from Carmel, Land of the Soul
Dwight Moody gives these expressions of love: "Joy is love exalted. Peace is love in repose. Long suffering is love enduring. Gentleness is love in society. Goodness is love in action. Faith is love on the battlefield. Meekness is love in school and temperance is love in training."
Christian Life/Personal Holiness: September 2004 Archives
Excerpted from a Sermon by Father John Sullivan, OCD
Quite aware of how adversity can erode one's willingness to be kind to others, he [St. John of the Cross] still was able to write the following piece of advice to a religious, a scant five months before he died four centuries ago: "Think nothing else but that God ordains all, and where there is no love, put love, and there you will draw out love." Here one has a reliable recipe for happiness: Instead of waiting for love to happen, put it to work and you will then harvest its fruits.
We can be bitter, suspicious, and dubious. Or we can choose to live the life Jesus has granted us to live.
I found this notion salutary as we enter our season of elections. We do well to bear in mind how our personal preferences affect our view of all parties contending in this election. And "where there is no love, put love," in the substantive form of ardent prayer for all of the people involved and for our nation. "And we will draw love out."
Today I stumbled across one of the few good things I have found in a book by Alan Jones.
The device of the vocal quartet, becoming a quintet, becoming a sextet, and on and on--until everyone is singing is a vivid metaphor for the truth that each of us sings our own unique melody, and all contribute to one great and glorious sound: all sounds mix and rise together to become unending music. It is thus that I find my "home" in harmony with all other creatures. . .
The Christian understanding of God is concerned with holding together unity and diversity. And the belief in God as the Holy and Undivided Trinity speaks directly to our desire to be one without being swallowed up. . . .
The other day I read a blog post--either a post or a comment in which the commenter suggested that our goal as Christians is to all become one and thus lose any individual identity we would have. I had a number of thoughts about this. For example--then why create individuals? Wouldn't it do just as well to create some sort of syncitial organism (with respect to souls) that incorporates all in one? Doesn't God cherish each of us individually, as we love each of our children for their own unique personalities and aspects? Somehow the idea of being blended together in a big grey mass of personality doesn't seem particularly heavenly or delightful. And why would it entail a resurrection of the body? If one were to simply become one in Christ without identity, what point?
But this notion of oneness--the idea of individual voices all singing the individual melodies that blend together to make a joyful noise unto the Lord. This seems (pardon the pun) sound and accurate. The Saints--those whose lives more closer mirror oneness in Christ than does my own--they are each unique, individual, separate. Each one has a distinct personality, each one distinct talents, each one a special mission.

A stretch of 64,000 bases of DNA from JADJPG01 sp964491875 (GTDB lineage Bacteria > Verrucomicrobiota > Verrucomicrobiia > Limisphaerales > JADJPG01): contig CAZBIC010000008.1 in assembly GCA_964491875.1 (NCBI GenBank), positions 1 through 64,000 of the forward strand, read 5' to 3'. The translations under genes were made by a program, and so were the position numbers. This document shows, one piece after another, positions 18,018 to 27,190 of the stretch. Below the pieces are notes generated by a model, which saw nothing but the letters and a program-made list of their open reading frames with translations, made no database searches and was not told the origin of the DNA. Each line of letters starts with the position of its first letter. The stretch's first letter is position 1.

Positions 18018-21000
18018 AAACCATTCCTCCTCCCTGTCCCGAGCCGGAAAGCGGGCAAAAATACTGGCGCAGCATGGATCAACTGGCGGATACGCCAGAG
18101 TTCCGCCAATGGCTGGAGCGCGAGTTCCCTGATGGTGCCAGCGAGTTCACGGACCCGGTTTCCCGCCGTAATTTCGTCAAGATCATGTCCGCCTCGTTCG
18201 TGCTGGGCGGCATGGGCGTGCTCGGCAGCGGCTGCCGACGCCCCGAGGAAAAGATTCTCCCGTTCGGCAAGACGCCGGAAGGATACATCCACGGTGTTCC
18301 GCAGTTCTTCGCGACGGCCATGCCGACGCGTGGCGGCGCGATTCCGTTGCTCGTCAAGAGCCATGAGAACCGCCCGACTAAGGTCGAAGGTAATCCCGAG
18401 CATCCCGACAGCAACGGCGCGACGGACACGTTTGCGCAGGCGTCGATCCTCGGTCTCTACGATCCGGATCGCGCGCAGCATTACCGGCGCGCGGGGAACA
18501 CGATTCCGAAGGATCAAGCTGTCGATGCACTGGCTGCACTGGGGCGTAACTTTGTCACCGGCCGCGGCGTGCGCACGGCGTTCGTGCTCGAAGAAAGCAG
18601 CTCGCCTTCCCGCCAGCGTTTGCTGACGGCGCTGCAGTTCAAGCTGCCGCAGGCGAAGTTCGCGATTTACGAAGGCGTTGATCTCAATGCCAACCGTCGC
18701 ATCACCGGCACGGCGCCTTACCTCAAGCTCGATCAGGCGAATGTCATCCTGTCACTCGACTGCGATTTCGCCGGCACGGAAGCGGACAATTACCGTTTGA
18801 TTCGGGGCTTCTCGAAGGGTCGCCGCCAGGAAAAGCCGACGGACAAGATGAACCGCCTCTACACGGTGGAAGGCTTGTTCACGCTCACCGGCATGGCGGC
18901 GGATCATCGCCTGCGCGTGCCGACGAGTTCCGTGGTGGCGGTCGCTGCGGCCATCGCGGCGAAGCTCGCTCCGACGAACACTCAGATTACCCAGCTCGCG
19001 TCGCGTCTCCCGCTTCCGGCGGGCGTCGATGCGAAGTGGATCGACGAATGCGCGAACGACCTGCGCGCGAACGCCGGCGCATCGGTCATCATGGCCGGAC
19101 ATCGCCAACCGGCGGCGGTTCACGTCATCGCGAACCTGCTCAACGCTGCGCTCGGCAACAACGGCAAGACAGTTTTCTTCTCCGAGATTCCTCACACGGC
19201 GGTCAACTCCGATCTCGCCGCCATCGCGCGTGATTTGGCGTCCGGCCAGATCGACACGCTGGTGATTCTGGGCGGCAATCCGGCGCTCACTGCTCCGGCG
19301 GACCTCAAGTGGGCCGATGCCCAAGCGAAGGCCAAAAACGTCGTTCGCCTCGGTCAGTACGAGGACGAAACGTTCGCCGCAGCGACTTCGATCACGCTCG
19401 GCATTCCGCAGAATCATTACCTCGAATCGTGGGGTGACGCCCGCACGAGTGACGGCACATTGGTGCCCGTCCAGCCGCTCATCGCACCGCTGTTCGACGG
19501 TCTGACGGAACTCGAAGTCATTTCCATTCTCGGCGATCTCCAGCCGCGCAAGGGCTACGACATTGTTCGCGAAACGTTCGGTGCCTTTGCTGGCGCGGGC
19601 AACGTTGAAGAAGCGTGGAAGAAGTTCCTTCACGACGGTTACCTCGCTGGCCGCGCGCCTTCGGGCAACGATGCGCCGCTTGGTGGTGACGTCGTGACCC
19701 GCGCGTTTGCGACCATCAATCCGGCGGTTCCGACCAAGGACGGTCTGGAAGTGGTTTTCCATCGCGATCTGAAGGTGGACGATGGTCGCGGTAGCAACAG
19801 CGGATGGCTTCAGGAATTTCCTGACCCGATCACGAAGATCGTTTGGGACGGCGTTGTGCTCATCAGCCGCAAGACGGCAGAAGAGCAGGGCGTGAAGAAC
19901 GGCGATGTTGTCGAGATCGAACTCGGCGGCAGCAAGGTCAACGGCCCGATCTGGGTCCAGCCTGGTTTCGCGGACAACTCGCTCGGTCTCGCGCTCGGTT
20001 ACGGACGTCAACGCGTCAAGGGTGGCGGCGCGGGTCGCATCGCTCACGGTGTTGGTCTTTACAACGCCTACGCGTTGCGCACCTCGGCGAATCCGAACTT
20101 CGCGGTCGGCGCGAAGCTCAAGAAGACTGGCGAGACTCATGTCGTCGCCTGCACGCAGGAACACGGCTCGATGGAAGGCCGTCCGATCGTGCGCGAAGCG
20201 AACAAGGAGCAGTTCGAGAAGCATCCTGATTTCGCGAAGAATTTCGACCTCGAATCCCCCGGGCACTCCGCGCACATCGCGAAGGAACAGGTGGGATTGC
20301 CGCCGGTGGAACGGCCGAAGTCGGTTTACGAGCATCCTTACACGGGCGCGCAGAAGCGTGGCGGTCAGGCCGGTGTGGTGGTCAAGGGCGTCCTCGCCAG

So perhaps becoming one in Christ is harmonizing with all around--singing our own God-given melody in such a way that it unites those around us and corporately moves all of us closer to salvation. In Calvinist theology, salvation is a very lonely, one-on-one business. And to some degree that is truth (I think). My own salvation necessarily impacts others, but it does not necessarily "save" them. And yet I think there are ways of thinking about salvation that are not so lonely, and the Church has long recognized the communal aspect to salvation. Our actions do affect one another (one of the reasons for the sacrament of Penance/Reconciliation) and we can be effective instruments of grace to our traveling companions. We harmonize with those around us. We learn our own parts, and coach others in learning their's in such a way as to make the greatest sound of joy to the Lord. Imagine the glorious sound of a octogiga-et, a sound, that ironically could be channeled back to the beginning of time (as suggested by the Ainur at the beginning of The Silmarillion and sing creation into being. A truly wonderful ouroboros.
Floridians all over the state anxiously check the NOAA site on the web to see where Ivan is heading. If they check with each update they see amazing swings in the five day forecast. Two days ago, Ivan was on a crash-course for Appalachicola Bay; yesterday early morning, he was coming straight up the penisula through the everglades; yesterday mid-morning he was following a Charley-like course; yesterday evening he was back in the gulf. This morning he is crashing into Tampa/St. Pete and heading north.
Why can't they seem to decide what he's doing? This, in large, is the central difficulty with any weather forecasting beyond the most immediate future. Weather, like a great many other natural phenomena is essentially a chaotic system. The truth of this was uncovered by the mathematical models of Edward Lorenz in the 1960s. His work gave rise to the dictum that "The flapping of a butterfly's wings over Peking will change the weather in Washington three days later."